The forests had many moose, deer, beaver and bear, porcupine and rabbit. Hunting was a main source of food until gardens could be planted and farm animals purchased. The animals of the forest provided fresh meat when the barrels of salted pork the settlers had brought with them from the United States were consumed. The settlers reused their barrels to preserve wild meats from the forest, birds and fowl.
Subsistence farming, share cropping and indentured farm work were the three ways in which Black Pioneers participated in farming. They grew beans, turnips, peas, carrots, parsnips, onions, cabbage, potatoes and grains. They gathered wild vegetables from the forests and cooked them over an outdoor fire in a large stew kettle. As farms were established, farmers from the Preston area brought farm products to the Halifax Green and other markets to sell.
Often, the most important aspects of a child's education happened within the family. Many of the first schools in the Black communities were established by the Anglican Church and later by the Black Baptist Churches. The people of the community contributed their labour and materials to build a school which often also served as the community's church.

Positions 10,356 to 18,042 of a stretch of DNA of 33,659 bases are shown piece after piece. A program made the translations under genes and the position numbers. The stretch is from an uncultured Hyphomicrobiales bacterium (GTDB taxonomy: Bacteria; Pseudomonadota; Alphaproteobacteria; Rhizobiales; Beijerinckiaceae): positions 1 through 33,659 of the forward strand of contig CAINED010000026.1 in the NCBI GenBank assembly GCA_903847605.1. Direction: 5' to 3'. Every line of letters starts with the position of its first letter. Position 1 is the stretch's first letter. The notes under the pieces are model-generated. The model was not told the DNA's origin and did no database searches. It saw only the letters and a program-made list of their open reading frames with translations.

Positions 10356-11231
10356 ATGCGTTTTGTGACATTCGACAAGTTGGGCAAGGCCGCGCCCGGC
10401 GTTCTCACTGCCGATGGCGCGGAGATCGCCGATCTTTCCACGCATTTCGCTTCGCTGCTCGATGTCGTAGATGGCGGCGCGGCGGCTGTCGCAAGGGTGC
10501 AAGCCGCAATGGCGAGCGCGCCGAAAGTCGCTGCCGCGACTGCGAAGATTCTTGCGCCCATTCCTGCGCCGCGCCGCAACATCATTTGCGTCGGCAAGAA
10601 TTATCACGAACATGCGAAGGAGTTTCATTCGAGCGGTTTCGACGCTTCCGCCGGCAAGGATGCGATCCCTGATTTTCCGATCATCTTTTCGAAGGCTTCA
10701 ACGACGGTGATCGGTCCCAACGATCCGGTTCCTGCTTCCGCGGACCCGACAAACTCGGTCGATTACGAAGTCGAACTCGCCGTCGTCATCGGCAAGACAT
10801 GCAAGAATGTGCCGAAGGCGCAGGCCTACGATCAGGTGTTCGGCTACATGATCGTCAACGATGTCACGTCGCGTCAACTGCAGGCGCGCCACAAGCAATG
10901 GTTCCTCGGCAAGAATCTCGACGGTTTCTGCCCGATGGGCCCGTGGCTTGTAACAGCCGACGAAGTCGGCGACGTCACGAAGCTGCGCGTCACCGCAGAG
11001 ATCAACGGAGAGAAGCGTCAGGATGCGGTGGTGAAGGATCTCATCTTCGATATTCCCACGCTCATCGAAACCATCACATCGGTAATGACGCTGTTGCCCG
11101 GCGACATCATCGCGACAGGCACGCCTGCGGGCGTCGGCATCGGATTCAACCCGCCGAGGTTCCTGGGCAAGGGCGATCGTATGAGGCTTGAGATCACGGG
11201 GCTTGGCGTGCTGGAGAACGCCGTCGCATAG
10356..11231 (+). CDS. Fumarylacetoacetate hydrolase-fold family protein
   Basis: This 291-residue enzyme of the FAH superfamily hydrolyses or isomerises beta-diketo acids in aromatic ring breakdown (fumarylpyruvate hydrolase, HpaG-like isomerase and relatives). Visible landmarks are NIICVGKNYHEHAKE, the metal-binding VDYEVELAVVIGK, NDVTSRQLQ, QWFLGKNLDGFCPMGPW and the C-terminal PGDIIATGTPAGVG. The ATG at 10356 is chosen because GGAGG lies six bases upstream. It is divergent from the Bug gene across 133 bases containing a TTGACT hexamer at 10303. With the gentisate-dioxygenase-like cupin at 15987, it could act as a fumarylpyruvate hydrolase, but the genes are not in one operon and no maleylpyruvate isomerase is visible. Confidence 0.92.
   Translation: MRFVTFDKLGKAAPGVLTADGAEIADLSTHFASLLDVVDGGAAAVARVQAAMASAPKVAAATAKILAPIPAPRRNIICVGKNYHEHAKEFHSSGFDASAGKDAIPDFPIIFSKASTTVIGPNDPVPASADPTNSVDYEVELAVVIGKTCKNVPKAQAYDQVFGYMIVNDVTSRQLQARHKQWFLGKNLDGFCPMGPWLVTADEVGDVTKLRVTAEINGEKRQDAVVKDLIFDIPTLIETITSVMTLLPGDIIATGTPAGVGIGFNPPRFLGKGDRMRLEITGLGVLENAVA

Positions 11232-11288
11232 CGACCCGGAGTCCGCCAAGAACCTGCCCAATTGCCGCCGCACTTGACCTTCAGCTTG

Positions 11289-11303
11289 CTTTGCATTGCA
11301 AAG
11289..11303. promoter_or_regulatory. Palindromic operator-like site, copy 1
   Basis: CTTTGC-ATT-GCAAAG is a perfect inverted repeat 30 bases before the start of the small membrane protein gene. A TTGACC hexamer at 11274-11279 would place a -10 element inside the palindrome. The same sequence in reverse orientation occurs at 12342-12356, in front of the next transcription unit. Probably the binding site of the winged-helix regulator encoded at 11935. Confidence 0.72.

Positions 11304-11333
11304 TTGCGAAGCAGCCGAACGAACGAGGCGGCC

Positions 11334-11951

The school teacher was often also the minister of the church. At this time, most schools taught a very basic education based upon memory drills and practical work skills such as sewing and manual labour. Writing and arithmetic were not stressed. Generally, education for Black Pioneers prepared them only to be servants in the homes of others.
The Black Pioneers' greatest success was religious organization. The Church was the one institution which they controlled and organized independently. Churches provided leadership, community development and change within the Black Pioneer communities of 1783 and 1813. Churches were vital organizations which provided training to preachers, teachers, politicians and professionals of the community. They were key supports in the community's ability and will to survive difficult circumstances.
The Pioneers participated in the Anglican, Methodist, Huntingtonian, Black Baptist, Zion African Methodist Episcopal, and Roman Catholic Churches.
The first religious services of these Pioneers were often held outdoors in a clearing or field, or in the home of a community member, with an itinerant (travelling) minister in attendance. With time, church buildings were erected. The buildings often served as both church and community school.
Baptism was an very important religious ceremony of the Black Pioneers. Baptism was often performed in a lake, stream, or river by the minister. All members of the congregation were on hand to welcome the new member of the Church.
By 1791 it was obvious that Nova Scotia government officials were not going to supply land grants with suitable soil for farming to the Black Pioneers. 1196 people decided to leave Nova Scotia and its broken promises to settle in Sierra Leone. On January 15, 1792, fifteen ships left Halifax for Sierra Leone. They carried some of the Black Pioneers' most vital community members -- its teachers, ministers and skilled crafts people -- to a land of better promise.